Using haplotype information from high-coverage samples as a prior for Haplotypecaller for other low-coverage samples in the same dataset?
on your page regarding the defaul procedure of the Haplotypecaller (https://gatk.broadinstitute.org/hc/en-us/articles/360035890511-Assigning-per-sample-genotypes-HaplotypeCaller- ) you state the following:
$$ P(G) $$
represents how probably we expect to see this genotype based on previous observations, studies of the population, and so on. By default, the GATK tools use a flat prior (always the same value) but you can input your own set of priors if you have information about the frequency of certain genotypes in the population you're studying.
Is it possible to use phasing information of high-coverage samples (30x) to support Bayesian priors for low-coverage (>1x) genotyping in a pedigree dataset?
Hi Nils Paffen,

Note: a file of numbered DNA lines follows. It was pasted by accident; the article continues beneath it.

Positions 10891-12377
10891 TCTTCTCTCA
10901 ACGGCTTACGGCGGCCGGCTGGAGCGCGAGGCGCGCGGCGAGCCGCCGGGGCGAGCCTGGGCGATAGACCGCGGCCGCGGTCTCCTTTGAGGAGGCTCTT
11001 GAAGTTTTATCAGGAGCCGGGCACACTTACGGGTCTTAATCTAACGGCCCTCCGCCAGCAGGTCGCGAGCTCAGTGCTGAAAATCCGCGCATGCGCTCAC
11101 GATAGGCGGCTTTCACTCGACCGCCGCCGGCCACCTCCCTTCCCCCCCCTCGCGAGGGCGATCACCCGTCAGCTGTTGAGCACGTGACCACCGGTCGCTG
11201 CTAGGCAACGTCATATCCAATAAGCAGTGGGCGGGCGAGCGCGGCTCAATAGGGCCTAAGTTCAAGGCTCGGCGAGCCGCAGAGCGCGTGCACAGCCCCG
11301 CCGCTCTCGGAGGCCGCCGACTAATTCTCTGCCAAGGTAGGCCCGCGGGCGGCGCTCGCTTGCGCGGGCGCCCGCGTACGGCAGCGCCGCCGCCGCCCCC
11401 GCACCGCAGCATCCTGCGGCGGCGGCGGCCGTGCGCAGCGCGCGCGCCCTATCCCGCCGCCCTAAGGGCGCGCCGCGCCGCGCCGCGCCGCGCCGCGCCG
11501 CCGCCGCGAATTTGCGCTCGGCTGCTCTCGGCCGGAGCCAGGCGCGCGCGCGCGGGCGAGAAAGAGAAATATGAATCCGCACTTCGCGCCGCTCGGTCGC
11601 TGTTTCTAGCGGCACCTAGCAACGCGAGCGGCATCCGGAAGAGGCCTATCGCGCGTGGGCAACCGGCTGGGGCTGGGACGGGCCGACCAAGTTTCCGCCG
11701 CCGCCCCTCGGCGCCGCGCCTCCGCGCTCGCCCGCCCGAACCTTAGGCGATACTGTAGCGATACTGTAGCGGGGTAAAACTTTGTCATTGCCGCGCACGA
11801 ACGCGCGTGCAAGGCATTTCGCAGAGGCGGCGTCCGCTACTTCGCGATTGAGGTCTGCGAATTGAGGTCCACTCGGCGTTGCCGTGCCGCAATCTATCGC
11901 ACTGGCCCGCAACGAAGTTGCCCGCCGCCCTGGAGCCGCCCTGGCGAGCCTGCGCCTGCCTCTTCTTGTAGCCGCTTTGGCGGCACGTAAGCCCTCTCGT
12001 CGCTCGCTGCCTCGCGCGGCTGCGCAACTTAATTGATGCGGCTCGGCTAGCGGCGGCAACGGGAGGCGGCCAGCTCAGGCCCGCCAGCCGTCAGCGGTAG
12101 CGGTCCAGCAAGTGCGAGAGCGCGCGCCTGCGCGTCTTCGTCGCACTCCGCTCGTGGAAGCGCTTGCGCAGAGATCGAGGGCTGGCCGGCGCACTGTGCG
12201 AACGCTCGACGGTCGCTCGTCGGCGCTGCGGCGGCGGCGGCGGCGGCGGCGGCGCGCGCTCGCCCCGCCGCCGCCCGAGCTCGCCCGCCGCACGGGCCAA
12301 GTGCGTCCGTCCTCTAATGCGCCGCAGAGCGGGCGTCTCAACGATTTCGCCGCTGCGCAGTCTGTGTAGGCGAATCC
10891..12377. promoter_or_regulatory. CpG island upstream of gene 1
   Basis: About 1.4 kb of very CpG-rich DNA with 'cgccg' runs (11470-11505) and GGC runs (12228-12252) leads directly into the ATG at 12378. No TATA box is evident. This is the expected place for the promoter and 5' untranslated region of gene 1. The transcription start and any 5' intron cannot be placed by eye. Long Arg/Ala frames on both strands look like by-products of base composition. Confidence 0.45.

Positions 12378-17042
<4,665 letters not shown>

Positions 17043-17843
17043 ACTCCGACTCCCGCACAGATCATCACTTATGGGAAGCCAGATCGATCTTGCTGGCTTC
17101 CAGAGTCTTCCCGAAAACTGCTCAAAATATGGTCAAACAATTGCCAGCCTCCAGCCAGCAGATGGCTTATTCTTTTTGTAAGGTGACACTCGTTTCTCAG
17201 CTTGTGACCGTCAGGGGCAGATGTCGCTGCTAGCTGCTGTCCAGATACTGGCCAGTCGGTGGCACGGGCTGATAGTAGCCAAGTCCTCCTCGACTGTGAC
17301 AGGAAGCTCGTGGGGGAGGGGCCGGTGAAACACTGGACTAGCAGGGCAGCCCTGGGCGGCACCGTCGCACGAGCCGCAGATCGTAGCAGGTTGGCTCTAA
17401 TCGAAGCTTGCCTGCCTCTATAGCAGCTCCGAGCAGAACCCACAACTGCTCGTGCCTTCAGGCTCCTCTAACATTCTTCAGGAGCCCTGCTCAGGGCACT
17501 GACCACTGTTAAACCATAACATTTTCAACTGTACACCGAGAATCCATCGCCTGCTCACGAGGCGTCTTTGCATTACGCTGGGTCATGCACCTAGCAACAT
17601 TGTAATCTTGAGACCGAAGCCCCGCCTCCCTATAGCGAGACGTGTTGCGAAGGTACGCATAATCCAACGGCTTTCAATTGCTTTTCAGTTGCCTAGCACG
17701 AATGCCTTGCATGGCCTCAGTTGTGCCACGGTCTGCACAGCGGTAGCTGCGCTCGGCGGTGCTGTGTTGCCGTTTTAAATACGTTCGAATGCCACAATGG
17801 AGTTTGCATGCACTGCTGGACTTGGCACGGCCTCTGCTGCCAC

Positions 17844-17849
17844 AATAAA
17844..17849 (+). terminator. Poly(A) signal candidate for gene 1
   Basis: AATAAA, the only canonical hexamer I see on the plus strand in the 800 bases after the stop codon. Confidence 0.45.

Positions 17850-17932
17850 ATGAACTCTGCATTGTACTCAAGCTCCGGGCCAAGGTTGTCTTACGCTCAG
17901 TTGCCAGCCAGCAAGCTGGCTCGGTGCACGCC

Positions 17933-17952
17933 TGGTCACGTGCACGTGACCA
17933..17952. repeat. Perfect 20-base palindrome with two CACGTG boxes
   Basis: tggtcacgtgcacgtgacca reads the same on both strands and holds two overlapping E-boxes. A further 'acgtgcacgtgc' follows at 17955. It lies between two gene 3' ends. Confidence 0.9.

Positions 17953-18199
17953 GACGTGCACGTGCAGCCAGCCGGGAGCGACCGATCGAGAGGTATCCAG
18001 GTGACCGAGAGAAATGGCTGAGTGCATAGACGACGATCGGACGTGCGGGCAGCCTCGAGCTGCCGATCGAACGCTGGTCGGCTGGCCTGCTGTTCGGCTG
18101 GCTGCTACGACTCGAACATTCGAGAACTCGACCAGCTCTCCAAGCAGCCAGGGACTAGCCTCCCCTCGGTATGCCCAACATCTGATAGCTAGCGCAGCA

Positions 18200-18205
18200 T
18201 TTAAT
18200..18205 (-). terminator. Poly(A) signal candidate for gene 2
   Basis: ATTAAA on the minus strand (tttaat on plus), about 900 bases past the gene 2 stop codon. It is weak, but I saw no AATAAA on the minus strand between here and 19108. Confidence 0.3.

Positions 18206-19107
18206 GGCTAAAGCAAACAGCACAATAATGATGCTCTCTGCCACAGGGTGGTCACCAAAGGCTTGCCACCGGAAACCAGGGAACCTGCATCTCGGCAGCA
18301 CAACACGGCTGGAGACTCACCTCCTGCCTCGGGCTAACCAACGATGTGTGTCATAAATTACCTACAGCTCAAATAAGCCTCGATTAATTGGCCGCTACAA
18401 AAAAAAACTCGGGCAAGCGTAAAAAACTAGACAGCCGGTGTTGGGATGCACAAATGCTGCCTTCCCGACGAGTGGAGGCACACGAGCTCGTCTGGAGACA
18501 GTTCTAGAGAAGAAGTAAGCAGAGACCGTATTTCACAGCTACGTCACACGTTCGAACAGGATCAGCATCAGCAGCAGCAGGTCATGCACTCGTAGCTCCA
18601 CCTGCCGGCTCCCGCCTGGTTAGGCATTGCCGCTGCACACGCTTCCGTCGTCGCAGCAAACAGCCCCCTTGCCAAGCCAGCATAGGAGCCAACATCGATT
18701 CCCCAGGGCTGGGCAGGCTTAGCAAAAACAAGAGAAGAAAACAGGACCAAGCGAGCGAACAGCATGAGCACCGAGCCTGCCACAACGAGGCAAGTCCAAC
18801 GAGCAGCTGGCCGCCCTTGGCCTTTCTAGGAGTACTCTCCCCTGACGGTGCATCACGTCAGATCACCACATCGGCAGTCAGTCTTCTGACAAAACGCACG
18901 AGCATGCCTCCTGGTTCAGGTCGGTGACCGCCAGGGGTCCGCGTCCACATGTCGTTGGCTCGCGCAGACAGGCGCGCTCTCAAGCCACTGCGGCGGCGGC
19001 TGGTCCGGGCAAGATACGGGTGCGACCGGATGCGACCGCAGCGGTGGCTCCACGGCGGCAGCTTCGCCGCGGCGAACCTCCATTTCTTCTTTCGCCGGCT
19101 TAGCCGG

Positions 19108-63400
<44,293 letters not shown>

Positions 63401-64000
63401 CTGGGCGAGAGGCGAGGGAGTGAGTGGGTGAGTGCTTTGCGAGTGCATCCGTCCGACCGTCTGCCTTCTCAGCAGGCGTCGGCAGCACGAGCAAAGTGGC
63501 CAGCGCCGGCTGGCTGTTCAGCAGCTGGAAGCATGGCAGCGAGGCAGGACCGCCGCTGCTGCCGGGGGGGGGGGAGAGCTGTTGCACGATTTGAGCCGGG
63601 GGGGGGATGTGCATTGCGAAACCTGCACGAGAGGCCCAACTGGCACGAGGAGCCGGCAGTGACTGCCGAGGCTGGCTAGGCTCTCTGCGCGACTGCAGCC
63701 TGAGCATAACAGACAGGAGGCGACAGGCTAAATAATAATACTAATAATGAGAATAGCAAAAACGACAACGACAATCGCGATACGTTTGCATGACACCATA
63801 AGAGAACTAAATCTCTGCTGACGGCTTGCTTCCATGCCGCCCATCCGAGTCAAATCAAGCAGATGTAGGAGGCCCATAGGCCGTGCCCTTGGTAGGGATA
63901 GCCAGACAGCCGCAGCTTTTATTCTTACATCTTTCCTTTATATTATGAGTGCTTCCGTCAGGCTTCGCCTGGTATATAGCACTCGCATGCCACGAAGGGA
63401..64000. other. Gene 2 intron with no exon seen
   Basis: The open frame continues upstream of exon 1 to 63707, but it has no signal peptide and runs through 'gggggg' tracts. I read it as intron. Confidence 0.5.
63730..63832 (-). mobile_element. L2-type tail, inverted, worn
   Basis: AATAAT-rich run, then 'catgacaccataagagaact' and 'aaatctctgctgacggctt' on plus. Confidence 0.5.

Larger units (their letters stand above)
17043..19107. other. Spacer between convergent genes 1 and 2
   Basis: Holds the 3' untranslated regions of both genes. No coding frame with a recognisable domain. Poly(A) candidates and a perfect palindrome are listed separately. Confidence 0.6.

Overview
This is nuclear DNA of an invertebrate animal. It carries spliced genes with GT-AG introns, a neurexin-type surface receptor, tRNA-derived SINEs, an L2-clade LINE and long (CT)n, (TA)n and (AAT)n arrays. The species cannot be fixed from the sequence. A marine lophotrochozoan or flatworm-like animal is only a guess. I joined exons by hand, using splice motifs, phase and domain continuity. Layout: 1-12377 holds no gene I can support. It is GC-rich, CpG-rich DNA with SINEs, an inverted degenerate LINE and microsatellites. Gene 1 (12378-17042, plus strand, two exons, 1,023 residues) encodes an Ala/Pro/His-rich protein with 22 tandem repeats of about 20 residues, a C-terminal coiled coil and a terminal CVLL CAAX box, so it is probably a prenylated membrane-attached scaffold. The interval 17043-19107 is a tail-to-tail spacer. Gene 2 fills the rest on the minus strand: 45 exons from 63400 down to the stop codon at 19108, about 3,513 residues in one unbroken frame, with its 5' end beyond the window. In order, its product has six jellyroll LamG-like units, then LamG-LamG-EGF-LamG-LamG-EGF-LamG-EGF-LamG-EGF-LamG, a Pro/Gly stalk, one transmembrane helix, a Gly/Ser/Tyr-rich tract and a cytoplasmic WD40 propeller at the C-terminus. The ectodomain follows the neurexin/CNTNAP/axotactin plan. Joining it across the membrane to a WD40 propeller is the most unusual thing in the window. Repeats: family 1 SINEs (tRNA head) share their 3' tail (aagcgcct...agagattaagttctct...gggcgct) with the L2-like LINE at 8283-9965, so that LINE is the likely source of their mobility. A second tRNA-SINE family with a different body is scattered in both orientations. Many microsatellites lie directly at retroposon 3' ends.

Do you mean phasing by haplotype or phasing by transmission? If you have related samples, then supplying a pedigree file to the CalculateGenotypePosteriors tool will apply Bayesian priors as appropriate for related samples given that the related samples are all in the input VCF. There are very limited scenarios where HaplotypeCaller can take advantage of Haplotype phasing. To best take advantage of those scenarios you may want to run HaplotypeCaller in multi-input mode, i.e. with multiple `-I` arguments, one for each bam. In that way, the assembly graph will be built using the high coverage samples and the low coverage ones, but the variants discovered in the graph will be genotyped for all samples. Depending on the reference context and the distance between two phased variants, if only one haplotype contains a pair of variants that are in cis phase, then a read covering one variant will also give support to the other variant, even if that variant is not covered. HaplotypeCaller can't change its priors on a site-by-site basis. If you want to use your high coverage samples as an allele frequency prior, you'll need to pass a VCF as a resource to CalculateGenotypePosteriors.
Hopefully that helps,
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